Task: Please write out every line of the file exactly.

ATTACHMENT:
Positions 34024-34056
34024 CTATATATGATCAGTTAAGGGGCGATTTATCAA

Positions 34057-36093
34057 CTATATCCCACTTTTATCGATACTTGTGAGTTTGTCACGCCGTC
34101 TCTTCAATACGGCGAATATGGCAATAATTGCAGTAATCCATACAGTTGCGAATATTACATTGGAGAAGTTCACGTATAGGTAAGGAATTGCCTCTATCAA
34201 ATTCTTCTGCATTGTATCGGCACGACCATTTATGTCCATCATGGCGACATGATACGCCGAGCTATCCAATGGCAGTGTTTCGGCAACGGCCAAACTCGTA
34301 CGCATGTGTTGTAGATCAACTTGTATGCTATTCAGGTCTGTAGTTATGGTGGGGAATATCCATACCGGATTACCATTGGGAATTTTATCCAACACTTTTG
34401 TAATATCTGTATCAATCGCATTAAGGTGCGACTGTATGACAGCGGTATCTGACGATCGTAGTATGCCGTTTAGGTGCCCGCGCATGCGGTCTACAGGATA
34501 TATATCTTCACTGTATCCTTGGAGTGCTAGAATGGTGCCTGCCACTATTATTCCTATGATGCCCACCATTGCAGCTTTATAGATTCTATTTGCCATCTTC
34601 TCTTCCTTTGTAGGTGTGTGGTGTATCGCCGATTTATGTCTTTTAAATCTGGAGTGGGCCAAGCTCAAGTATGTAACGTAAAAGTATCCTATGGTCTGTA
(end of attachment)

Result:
Positions 34024-34056
34024 CTATATATGATCAGTTAAGGGGCGATTTATCAA

Positions 34057-36093
34057 CTATATCCCACTTTTATCGATACTTGTGAGTTTGTCACGCCGTC
34101 TCTTCAATACGGCGAATATGGCAATAATTGCAGTAATCCATACAGTTGCGAATATTACATTGGAGAAGTTCACGTATAGGTAAGGAATTGCCTCTATCAA
34201 ATTCTTCTGCATTGTATCGGCACGACCATTTATGTCCATCATGGCGACATGATACGCCGAGCTATCCAATGGCAGTGTTTCGGCAACGGCCAAACTCGTA
34301 CGCATGTGTTGTAGATCAACTTGTATGCTATTCAGGTCTGTAGTTATGGTGGGGAATATCCATACCGGATTACCATTGGGAATTTTATCCAACACTTTTG
34401 TAATATCTGTATCAATCGCATTAAGGTGCGACTGTATGACAGCGGTATCTGACGATCGTAGTATGCCGTTTAGGTGCCCGCGCATGCGGTCTACAGGATA
34501 TATATCTTCACTGTATCCTTGGAGTGCTAGAATGGTGCCTGCCACTATTATTCCTATGATGCCCACCATTGCAGCTTTATAGATTCTATTTGCCATCTTC
34601 TCTTCCTTTGTAGGTGTGTGGTGTATCGCCGATTTATGTCTTTTAAATCTGGAGTGGGCCAAGCTCAAGTATGTAACGTAAAAGTATCCTATGGTCTGTA